Mamelani Projects


Mamelani believes in developing communities by developing people. Mamelani derives its name from the isiXhosa word “masimamelane” which means “we must listen”. It is only through listening to the real needs of a community that positive and lasting change can happen. Mamelani began in 2003 and has grown into a well-established community development organisation.


Mamelani aspires to work towards a healthy, fair and equal society where people are able to reach their full potential. Mamelani aims to create positive transformation in communities where there is a gap in support services, support systems and information. Programmes focus on shifts that enable people to take action to improve their lives by building on already existing knowledge and strengths.

Target Participants

Marginalised communities in the Cape Town area.

Focus areas

Mamelani focuses on two areas:

  • Community Health: Sharing essential health information with people so they can take action to improve their health and the health of those around them.
  • Youth Development: Supporting young people in successfully transitioning out of state care at 18 years of age.


When Mamelani first started, it adopted a didactic approach of imparting knowledge and skills to poor people, with little reflection on method and process in relation to its aims. This carried an implicit deficit view of poor people as ‘lacking’ (in education/skills/knowledge). The education intervention was thus geared towards filling the perceived ‘gap’, from the outside, by the experts.

A few years into the running of the organisation, facilitators, assisted by feedback from participants, began to reflect more on their educational practice. The didactic approach of the organisation changed to one of creating a collaborative learning space, which recognizes that:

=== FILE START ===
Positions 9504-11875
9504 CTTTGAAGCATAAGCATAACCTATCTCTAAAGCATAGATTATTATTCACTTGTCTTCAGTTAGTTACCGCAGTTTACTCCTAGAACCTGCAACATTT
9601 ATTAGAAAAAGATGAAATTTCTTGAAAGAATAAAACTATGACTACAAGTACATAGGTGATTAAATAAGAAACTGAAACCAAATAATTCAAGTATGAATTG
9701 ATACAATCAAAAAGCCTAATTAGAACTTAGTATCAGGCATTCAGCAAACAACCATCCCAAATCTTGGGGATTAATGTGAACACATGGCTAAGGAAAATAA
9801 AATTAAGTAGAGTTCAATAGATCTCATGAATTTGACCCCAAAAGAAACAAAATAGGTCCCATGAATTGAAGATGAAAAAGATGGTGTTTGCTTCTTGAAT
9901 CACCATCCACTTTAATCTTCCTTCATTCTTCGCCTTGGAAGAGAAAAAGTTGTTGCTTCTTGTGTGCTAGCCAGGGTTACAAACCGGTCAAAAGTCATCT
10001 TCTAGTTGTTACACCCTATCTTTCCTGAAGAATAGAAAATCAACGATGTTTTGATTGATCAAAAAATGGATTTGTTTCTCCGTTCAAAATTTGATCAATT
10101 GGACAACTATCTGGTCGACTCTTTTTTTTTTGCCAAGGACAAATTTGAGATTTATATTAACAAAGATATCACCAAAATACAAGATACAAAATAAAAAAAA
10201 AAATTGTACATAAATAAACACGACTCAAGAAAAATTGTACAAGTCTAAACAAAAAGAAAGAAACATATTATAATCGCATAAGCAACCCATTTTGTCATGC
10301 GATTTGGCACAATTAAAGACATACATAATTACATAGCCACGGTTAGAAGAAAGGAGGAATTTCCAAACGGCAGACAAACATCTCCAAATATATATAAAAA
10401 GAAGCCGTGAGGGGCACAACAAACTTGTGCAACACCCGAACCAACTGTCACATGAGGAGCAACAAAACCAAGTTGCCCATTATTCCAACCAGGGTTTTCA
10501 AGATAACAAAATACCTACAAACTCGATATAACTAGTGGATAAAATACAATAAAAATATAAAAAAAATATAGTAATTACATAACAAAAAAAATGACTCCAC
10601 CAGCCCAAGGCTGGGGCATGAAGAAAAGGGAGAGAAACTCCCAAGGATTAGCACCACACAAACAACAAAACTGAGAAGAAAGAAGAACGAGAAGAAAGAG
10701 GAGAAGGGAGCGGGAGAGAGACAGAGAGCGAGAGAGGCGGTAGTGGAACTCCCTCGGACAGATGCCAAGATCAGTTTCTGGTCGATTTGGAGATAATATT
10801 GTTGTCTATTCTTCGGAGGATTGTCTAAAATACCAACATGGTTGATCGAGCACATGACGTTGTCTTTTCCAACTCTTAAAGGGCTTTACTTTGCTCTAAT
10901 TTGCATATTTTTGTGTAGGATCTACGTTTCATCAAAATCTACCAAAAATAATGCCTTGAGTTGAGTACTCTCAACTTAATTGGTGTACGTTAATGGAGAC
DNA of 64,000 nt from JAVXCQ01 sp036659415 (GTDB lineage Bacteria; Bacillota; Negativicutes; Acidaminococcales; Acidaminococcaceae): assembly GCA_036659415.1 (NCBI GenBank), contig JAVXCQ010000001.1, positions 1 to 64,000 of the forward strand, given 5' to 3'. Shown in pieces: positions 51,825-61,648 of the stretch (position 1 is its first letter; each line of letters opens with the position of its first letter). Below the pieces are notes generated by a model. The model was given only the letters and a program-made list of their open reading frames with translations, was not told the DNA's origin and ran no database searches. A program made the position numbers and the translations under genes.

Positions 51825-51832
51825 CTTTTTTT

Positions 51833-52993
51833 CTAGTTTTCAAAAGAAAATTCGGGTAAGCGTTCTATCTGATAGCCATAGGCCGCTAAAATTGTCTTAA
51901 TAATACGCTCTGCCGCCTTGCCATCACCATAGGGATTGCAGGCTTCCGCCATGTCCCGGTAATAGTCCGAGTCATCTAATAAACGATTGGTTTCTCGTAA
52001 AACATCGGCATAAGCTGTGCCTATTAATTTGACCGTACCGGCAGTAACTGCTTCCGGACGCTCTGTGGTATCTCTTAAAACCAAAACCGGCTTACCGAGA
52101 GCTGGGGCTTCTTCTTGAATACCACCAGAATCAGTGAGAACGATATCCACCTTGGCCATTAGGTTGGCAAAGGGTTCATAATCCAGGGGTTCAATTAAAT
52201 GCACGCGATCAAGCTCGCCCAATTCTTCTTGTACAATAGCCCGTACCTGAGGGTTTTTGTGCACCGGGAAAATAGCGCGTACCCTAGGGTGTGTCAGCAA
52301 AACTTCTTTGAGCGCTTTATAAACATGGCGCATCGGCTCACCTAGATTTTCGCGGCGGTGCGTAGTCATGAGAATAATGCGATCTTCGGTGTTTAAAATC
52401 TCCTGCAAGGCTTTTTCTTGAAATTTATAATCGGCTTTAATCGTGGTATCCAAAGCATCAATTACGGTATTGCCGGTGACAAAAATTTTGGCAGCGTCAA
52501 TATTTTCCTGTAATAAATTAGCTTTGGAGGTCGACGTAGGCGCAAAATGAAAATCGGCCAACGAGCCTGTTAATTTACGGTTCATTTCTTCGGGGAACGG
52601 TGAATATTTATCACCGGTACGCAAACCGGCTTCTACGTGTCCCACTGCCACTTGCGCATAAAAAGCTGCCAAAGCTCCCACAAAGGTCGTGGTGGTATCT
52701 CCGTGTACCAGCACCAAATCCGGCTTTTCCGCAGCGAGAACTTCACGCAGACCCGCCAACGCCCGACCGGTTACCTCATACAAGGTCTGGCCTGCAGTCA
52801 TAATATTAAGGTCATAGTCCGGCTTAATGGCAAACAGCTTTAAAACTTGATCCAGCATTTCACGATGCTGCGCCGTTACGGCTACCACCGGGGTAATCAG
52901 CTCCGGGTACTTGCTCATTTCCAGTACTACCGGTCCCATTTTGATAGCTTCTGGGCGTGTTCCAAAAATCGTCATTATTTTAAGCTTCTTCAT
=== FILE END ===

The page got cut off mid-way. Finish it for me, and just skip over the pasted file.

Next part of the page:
“People bring their own knowledge, stories and experiences to the learning space, which should be respected, affirmed and built upon.”

Respect is understood as integral to furthering the aims of education and the vision of a fair, equal, healthy society. As a result, the curricula are flexible and often developed in response to expressed needs of participants. Participants are encouraged to go out and do their own research on topics and to ask questions of each other.

Mamelani believes in walking alongside people in a way that they feel valued, listened to and respected. They work in a way that encourages participation and allows for self-determination.

Traditions and philosophies that have influenced the educational work of Mamelani, include Freire, Kolb’s experiential cycle of learning and the work of CDRA. More recently Mamelani has also participated in workshops facilitated by popular educators.

Tools and processes

Mamelani employs a diverse range of methods including inputs on particular topics, group work, group discussions, construction of experiences to build life skills, ‘why- tree’, games and the Talking Stick Method in which each participant has an equal chance to express her or his ideas and feelings in order to foster deeper communication and co-operative learning.

An example of a Mamelani Programme:


Mamelani runs community health workshops that offer essential health information so that participants are able to make informed decisions that enable them to prevent and manage particular illnesses. The topics covered in the workshops include:

  • Understanding how the body and the immune system works
  • Understanding prevention, symptoms and treatment for common illnesses (HIV/AIDS, TB, Diabetes, High Blood Pressure, Arthritis and Cancer)
  • Understanding how different illnesses affect the body